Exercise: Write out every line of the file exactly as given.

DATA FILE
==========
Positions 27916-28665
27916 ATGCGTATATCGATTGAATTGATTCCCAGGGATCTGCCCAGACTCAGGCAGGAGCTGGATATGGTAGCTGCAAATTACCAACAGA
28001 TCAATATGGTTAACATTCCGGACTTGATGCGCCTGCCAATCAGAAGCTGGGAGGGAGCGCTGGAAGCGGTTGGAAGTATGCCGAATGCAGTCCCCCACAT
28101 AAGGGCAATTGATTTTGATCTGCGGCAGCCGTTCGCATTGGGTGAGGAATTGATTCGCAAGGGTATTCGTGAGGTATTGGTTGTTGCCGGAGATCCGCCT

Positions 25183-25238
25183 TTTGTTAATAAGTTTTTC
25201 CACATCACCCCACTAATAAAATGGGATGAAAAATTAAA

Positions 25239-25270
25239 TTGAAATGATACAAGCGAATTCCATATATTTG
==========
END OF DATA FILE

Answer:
Positions 27916-28665
27916 ATGCGTATATCGATTGAATTGATTCCCAGGGATCTGCCCAGACTCAGGCAGGAGCTGGATATGGTAGCTGCAAATTACCAACAGA
28001 TCAATATGGTTAACATTCCGGACTTGATGCGCCTGCCAATCAGAAGCTGGGAGGGAGCGCTGGAAGCGGTTGGAAGTATGCCGAATGCAGTCCCCCACAT
28101 AAGGGCAATTGATTTTGATCTGCGGCAGCCGTTCGCATTGGGTGAGGAATTGATTCGCAAGGGTATTCGTGAGGTATTGGTTGTTGCCGGAGATCCGCCT

Positions 25183-25238
25183 TTTGTTAATAAGTTTTTC
25201 CACATCACCCCACTAATAAAATGGGATGAAAAATTAAA

Positions 25239-25270
25239 TTGAAATGATACAAGCGAATTCCATATATTTG